On the other end, Chen Hongchang’s uncle, a leathery-faced teacher 40 years her senior, purchased Du for 5,000 renminbi, a little more than $780 today. “We’ll live together,” Du remembers him saying; she understood his words though she didn’t yet know his language.

“If you get pregnant, we will treat each other as husband and wife. If we don’t have a child, you can live with me as my daughter.” She cried for days.

Worried that she would flee, her new husband brought Du to his schoolhouse and forced her to sit outside on a bench while he taught. At night, they ate meals she considered lavish. In Vietnam, she rarely consumed meat. Now she was eating pork daily. She was touched by the way he took care of her. Within months, she adjusted to speaking the Hainanese dialect, which shares similar vocabulary with her native Vietnamese.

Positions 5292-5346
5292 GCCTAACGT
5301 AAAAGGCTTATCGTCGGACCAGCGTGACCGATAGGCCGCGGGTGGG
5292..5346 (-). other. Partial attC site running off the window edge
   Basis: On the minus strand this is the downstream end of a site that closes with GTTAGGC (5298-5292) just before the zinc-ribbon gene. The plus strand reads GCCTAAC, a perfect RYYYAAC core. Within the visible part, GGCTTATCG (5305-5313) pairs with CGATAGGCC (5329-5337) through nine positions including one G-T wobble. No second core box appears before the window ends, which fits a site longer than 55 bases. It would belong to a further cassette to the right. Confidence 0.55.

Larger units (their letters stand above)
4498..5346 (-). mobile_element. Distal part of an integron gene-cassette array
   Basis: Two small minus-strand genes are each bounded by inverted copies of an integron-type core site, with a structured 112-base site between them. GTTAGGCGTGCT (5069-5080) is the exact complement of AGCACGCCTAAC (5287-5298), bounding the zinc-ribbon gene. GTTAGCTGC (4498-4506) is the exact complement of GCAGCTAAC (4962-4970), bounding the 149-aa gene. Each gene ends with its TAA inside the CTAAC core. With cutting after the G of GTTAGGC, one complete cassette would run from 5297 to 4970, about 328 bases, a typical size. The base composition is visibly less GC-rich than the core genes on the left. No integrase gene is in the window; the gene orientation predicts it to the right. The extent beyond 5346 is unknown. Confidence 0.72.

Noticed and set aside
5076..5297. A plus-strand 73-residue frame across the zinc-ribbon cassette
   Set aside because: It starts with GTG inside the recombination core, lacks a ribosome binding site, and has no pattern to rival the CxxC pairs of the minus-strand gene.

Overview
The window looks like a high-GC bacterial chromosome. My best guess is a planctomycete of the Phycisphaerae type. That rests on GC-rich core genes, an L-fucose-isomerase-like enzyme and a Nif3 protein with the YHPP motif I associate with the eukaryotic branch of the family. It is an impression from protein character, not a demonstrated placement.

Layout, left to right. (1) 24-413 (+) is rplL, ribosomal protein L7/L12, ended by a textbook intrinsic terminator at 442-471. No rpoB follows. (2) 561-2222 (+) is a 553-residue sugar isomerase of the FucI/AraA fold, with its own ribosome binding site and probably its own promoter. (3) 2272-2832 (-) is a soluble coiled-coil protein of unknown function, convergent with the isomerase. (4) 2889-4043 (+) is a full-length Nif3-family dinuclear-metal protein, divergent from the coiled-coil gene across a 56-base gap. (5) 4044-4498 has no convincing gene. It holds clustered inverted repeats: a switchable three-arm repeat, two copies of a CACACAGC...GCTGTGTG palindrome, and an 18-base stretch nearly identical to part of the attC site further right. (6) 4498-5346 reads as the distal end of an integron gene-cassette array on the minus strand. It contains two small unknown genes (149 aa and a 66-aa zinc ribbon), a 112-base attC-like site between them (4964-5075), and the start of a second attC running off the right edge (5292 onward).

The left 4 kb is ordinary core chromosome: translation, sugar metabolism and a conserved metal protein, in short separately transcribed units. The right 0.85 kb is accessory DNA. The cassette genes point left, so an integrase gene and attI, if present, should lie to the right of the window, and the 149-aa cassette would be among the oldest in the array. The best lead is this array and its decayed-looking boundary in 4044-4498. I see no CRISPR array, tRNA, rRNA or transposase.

She was clueless about sex. Months into their marriage, when her husband told her to spread her legs and taught her how to have intercourse, she didn’t know it would lead to a baby. Her daughter was born in 1993, a year after their marriage. Her arrival cemented their relationship. “It completely transformed our marriage,” she said. “I began feeling attached to him.” She returned to Vietnam twice to visit her family and siblings, bringing back 2,000 RMB each time. Her family tried to convince her to stay back with them, but her life in China was far more comfortable than her poor Vietnamese village.